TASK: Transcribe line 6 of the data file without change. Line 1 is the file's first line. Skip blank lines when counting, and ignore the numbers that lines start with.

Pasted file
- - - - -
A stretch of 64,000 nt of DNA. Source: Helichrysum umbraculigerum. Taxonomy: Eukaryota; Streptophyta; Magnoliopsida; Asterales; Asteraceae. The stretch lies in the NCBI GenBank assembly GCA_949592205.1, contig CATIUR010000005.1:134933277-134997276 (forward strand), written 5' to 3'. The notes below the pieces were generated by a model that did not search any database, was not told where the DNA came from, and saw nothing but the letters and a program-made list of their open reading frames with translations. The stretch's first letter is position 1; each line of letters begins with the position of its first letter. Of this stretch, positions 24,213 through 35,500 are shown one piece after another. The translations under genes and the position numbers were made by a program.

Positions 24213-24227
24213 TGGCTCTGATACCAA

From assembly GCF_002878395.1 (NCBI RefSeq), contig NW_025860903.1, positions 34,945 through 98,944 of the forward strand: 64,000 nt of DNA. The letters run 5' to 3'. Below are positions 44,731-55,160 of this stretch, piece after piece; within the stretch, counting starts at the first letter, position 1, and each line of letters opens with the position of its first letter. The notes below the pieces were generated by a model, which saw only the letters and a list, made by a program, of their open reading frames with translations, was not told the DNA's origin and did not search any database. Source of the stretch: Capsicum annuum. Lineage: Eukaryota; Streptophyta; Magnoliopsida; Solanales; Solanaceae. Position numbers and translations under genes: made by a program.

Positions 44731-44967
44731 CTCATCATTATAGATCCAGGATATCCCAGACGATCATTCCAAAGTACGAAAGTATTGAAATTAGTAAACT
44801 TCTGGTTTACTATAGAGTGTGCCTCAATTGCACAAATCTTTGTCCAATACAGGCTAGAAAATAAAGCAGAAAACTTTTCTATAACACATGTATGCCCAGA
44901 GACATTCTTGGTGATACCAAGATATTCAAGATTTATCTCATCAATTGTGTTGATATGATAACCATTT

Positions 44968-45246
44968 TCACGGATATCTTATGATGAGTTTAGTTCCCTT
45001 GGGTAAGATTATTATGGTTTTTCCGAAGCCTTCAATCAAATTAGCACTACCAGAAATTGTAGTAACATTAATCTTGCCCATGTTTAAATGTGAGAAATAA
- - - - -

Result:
44731 CTCATCATTATAGATCCAGGATATCCCAGACGATCATTCCAAAGTACGAAAGTATTGAAATTAGTAAACT